• Have a discussion of what you notice as you look at the data wall and set some goals.
  • Return to the data wall at regular intervals (often quarterly) for a continuing discussion. As time goes on a student’s progress up the ladder of text, teachers can move the sticky notes and place them at a higher level.

As previously stated, the data wall should reside in the teacher's workroom. It is not a tool for students or families to see. It helps to create a culture of collaboration in which teachers can support each other in solving problems and have shared ownership of student outcomes. This culture forms the fabric to support a high-quality instructional program for literacy.

August 11. 2017

Enhanced Fountas & Pinnell Literacy™ Recording Forms: Why we changed them and how it might affect you

Fountas and Pinnell are always working with teachers in schools, observing new practices and refining their current thinking. After witnessing many assessments being administered using the Benchmark Assessment System (BAS) they realized that gaining strong behavioral evidence of understanding (using talk as evidence) was new or unfamiliar to many teachers. In fact, many teachers were not receiving enough opportunity for continuous professional learning in standardized administration and evidence-based scoring.

For that reason, Fountas and Pinnell created more-detailed assessment guidelines and a new comprehension conversation rubric for the Recording Forms in Leveled Literacy Intervention Systems, 1st and 2nd Editions (LLI), BAS, 3rd Edition (only), and Fountas & Pinnell Classroom™ Guided Reading Collection. As of August 7, 2017, customers will automaticallyreceive access to new Recording Forms via the Fountas & Pinnell Online Resources, including updates in the Online Data Management System and Reading Record Apps.

What is different?

  • New Comprehension Conversation Scoring Rubrics: The new rubrics provide greater reliability to this portion of the assessment, sharpen observation of literacy learning, and scaffold understanding of how to use evidence to assess students’ literacy learning.
  • Clarified Comprehension Conversation Scoring (Guide to Total Score): The process on how to conduct the comprehension conversation portion of the reading record has been more clearly defined through the creation of the new rubrics and an update of the scoring criteria. They have also eliminated the extra point, which will bring greater consistency of scoring among teachers.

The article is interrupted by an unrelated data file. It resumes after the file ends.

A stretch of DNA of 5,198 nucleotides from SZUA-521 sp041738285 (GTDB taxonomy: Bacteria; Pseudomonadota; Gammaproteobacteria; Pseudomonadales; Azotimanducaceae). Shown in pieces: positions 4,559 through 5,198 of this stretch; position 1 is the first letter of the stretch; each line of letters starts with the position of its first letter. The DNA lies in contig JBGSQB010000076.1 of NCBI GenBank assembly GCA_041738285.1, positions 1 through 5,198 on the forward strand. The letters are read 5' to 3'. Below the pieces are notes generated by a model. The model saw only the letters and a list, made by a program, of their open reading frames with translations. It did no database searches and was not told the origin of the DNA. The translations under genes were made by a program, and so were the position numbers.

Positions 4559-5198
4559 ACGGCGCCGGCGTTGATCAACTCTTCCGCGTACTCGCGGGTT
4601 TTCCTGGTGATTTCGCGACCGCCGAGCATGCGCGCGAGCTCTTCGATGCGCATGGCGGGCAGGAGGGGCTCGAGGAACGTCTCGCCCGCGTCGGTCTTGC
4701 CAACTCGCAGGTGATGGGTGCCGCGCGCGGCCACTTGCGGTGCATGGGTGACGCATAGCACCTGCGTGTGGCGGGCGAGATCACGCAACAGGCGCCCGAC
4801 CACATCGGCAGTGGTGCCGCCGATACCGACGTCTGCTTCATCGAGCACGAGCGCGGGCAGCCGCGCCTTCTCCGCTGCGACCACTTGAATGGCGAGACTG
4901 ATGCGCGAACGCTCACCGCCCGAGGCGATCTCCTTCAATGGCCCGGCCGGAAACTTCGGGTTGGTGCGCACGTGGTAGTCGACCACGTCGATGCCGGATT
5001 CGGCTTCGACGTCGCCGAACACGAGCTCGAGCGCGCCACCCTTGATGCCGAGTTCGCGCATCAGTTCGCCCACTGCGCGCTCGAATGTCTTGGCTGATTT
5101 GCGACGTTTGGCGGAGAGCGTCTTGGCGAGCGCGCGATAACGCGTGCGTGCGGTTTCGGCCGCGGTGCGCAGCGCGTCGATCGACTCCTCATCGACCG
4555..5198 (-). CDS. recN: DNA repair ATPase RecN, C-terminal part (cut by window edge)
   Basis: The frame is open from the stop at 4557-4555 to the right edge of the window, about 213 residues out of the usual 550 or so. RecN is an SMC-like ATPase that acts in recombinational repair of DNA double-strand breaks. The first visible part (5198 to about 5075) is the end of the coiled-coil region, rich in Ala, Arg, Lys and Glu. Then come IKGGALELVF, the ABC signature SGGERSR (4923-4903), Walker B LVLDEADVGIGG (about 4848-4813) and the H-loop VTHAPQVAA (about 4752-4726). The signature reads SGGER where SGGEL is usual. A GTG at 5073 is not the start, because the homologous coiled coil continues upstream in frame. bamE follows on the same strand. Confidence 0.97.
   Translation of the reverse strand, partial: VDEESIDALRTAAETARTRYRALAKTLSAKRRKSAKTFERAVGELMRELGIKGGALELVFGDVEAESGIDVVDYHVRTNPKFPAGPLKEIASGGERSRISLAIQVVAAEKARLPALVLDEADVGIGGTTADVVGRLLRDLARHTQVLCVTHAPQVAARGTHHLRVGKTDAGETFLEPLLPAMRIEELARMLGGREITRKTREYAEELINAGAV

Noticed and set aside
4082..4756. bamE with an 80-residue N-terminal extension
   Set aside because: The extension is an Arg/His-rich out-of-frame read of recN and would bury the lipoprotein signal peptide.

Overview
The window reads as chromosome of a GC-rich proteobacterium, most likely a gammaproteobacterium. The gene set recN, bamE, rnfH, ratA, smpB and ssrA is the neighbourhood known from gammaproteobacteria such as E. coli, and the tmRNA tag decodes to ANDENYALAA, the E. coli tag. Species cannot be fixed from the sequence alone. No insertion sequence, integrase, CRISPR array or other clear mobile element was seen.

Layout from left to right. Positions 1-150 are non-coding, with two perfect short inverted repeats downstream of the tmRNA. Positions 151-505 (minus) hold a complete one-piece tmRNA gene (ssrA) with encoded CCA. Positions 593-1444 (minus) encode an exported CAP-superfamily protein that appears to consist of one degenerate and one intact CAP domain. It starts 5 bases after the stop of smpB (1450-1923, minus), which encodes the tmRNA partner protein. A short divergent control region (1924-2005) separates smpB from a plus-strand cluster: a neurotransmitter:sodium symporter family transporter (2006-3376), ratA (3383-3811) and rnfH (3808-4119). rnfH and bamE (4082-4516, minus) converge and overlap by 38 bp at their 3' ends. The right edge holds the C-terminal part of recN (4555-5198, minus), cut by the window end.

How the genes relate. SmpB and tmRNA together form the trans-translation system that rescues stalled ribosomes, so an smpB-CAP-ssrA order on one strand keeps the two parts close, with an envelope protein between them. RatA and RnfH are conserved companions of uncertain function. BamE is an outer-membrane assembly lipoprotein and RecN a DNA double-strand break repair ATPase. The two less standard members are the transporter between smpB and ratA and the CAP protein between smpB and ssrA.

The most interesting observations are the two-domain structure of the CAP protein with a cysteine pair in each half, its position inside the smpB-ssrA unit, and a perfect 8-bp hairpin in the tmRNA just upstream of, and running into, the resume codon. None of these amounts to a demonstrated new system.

• Revised Comprehension Conversation key understandings and prompts to help elicit key understandings from students during the conversation that align to The Fountas & Pinnell Literacy™ Continuum, Expanded Edition.
  • Updates to Online Data Management System, and the Reading Record Apps to align with the above enhancements.

 Who is affected?

This change should have no impact on teachers using the Recording Forms for LLI, 2nd Edition, BAS, 3rd Edition, and FPC Guided Reading Collections. However, since the scoring and the conversation for the Recording Forms in BAS, 1st and 2nd Editions are remaining the same, there has been concern about using the results of those assessments in conjunction with the new, enhanced forms and whether or not they will match. For those customers, you can rest assured that consistency will stay intact, and here’s why: BAS is an interval assessment used to determine an optimal learning level, while other Recording Forms (in LLI and FPC Guided Reading Collection) are continuous assessment tools to monitor progress. In addition, knowledge gained through the new Recording Forms will naturally transfer to use with the BAS, 1st and 2nd Edition Recording Forms and thus result in greater reality over time.

With refinement comes reflection

With the clear guidelines and rubrics, Fountas and Pinnell are confident that educators will achieve consistency. The new guidelines and rubric will enable teachers to sharpen their observation of students’ reading behaviors and strengthen the connection from assessment to instruction. Take this time to reflect on observations and the assessment analysis, and engage in a discussion with colleagues to plan rich and comprehensive literacy experiences that meet learners where they are and bring them forward with intention and precision. 

To get a deeper explanation on this important enhancement, view the whitepaper on The Role of Recording Forms Across the Fountas & Pinnell Literacy™ Brand: A Message from Literacy Leaders, Irene C. Fountas and Gay Su Pinnell.

~The Fountas & Pinnell Literacy™ Team

Join the fastest growing community in the field of literacy education. Get your free membership and stay up to date on the latest news and resources from Fountas and Pinnell at